Adrian Mitchell (1932-2008) was a prolific poet, playwright and children’s writer. His poetry’s simplicity, clarity, passion and humour show his allegiance to a vital, popular tradition embracing William Blake as well as the Border Ballads and the blues. His most nakedly political poems – about nuclear war, Vietnam, prisons and racism – became part of the folklore of the Left, sung and recited at demonstrations and mass rallies. After Allison & Busby stopped publishing poetry, he brought his work to Bloodaxe. Adrian Mitchell’s Greatest Hits: His 40 Golden Greats (1991) was followed by four books covering 50 years of his work: Heart on the Left: Poems 1953-1984 (1997), Blue Coffee: Poems 1985-1996 (1996), All Shook Up: Poems 1997-2000 (2000) and The Shadow Knows: Poems 2000-2004 (2004). Tell Me Lies: Poems 2005-2008 follows from Bloodaxe in 2009. His collected poems for children, Umpteen Pockets (Orchard Books), and Shapeshifters, his versions of Ovid’s Metamorphoses, illustrated by Alan Lee (Frances Lincoln), are both published in October 2009.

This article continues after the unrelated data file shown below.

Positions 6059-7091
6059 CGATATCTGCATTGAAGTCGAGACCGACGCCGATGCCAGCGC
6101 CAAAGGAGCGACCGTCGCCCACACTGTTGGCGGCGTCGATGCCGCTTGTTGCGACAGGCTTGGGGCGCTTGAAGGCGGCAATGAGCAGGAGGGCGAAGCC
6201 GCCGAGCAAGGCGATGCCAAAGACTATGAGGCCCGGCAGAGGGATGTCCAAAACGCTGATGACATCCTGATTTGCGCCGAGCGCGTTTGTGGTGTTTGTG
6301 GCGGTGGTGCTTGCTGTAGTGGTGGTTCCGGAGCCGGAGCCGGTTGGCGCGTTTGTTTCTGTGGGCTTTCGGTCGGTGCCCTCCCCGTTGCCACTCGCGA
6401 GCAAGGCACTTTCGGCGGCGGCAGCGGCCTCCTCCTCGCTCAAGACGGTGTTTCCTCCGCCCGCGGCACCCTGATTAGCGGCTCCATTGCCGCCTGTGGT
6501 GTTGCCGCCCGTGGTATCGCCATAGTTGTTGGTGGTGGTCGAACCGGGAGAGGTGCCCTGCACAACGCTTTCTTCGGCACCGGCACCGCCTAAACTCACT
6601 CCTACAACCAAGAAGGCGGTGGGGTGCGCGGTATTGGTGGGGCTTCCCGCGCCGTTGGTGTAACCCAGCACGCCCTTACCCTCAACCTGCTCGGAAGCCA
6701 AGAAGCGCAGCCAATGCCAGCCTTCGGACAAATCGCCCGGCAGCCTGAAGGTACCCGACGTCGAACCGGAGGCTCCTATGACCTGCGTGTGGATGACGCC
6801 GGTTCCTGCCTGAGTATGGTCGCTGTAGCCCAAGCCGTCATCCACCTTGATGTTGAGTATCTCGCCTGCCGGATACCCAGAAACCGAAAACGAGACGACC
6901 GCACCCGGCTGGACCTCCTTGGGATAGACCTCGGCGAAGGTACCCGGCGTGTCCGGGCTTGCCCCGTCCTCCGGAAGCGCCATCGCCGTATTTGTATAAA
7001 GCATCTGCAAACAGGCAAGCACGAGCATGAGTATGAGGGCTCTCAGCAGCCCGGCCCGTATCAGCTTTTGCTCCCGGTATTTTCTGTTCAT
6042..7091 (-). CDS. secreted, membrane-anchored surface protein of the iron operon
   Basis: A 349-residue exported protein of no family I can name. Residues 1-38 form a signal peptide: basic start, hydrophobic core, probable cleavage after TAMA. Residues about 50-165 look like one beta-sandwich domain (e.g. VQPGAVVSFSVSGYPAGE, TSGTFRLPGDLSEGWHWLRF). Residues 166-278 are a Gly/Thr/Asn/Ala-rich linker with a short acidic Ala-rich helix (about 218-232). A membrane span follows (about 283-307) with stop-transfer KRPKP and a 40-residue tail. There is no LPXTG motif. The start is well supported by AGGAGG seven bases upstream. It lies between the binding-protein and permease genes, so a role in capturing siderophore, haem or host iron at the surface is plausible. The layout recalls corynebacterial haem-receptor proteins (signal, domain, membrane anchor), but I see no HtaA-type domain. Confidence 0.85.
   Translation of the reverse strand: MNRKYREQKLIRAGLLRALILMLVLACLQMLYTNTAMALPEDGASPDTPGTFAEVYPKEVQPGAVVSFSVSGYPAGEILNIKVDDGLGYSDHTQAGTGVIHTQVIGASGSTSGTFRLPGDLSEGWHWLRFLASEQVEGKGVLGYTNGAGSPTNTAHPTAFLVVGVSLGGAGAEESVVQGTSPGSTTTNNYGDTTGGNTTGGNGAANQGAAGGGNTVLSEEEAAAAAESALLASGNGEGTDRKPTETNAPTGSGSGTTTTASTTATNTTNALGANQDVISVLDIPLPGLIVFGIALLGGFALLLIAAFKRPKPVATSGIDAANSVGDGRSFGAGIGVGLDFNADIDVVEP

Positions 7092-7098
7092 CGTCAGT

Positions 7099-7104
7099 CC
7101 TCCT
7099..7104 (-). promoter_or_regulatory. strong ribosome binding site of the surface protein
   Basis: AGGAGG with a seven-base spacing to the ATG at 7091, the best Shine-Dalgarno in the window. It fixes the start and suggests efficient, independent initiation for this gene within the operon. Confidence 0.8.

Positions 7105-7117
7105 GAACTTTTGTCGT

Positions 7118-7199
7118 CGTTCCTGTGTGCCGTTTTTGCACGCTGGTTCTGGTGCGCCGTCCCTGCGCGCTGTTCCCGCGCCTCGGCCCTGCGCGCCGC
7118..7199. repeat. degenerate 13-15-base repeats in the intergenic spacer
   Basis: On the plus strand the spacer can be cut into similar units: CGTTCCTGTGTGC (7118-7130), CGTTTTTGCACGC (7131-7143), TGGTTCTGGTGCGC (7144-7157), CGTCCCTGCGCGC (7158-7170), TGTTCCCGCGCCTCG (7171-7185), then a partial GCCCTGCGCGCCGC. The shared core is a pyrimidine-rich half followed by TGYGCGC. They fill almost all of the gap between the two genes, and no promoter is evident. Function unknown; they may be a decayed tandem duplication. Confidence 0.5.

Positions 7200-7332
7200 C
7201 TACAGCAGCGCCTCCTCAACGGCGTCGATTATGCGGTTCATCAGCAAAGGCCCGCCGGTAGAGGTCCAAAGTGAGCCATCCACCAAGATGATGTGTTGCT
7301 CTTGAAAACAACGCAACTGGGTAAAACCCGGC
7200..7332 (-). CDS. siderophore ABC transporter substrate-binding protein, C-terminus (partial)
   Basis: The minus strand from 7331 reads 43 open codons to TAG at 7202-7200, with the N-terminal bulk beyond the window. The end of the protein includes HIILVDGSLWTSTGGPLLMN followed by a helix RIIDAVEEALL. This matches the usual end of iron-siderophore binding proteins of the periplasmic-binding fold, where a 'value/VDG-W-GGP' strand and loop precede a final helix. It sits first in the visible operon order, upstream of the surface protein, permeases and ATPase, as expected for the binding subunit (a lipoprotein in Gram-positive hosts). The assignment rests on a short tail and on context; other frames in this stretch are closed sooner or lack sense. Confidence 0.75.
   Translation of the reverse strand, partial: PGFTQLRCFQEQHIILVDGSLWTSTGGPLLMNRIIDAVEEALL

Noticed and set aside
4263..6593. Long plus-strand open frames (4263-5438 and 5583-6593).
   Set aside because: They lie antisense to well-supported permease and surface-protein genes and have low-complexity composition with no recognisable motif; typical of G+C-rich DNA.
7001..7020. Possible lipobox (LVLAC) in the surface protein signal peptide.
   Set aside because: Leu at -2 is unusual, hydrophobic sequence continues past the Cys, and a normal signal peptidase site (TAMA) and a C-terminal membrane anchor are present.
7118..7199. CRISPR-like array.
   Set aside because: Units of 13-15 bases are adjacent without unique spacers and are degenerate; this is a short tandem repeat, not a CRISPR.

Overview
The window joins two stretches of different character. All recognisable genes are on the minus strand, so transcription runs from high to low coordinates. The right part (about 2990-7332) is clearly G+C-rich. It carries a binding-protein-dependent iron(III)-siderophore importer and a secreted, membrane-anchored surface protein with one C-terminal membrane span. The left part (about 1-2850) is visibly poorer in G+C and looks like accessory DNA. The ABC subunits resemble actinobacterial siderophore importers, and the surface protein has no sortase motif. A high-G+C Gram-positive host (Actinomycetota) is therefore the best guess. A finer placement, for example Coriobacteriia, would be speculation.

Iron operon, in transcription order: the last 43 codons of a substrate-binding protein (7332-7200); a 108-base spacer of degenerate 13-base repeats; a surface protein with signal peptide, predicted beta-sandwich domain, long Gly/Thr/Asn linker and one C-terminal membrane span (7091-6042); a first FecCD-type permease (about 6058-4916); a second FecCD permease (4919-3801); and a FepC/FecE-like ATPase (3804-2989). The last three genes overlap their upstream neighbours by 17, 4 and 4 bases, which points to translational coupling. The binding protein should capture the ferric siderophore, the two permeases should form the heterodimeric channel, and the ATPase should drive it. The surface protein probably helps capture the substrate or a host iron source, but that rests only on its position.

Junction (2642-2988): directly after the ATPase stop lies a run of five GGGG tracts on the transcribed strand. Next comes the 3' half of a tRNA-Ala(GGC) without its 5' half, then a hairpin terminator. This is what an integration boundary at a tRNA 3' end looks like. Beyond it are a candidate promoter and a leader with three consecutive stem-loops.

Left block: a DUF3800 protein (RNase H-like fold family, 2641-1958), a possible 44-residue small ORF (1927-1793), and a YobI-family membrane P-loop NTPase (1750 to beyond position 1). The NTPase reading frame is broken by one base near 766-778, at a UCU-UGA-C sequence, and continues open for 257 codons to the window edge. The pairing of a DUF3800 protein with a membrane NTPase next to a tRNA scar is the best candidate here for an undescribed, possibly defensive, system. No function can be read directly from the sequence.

Born in London in 1932, Adrian Mitchell worked as a journalist from 1955 to 1966, when he became a full-time writer. He gave many hundreds of readings throughout the world in theatres, colleges, pubs, prisons, streets, public transport, cellars, clubs and schools of all kinds. Many of his plays and stage adaptations were performed at the National Theatre as well as by the Royal Shakespeare Company and other theatre companies. In 2002, the socialist magazine Red Pepper dubbed him Shadow Poet Laureate and asked him to write regular republican poems for their columns. In a National Poetry Day poll in 2005, his poem ‘Human Beings’ was voted the poem that most people would like to see launched into space.
'Blue Coffee has explosive energy, well-directed rage, undimmed idealism, a tremendous sense of how poetry can speak directly, and an innocence which is believable because it is wise.'
- Andrew Motion, judging T.S. Eliot Prize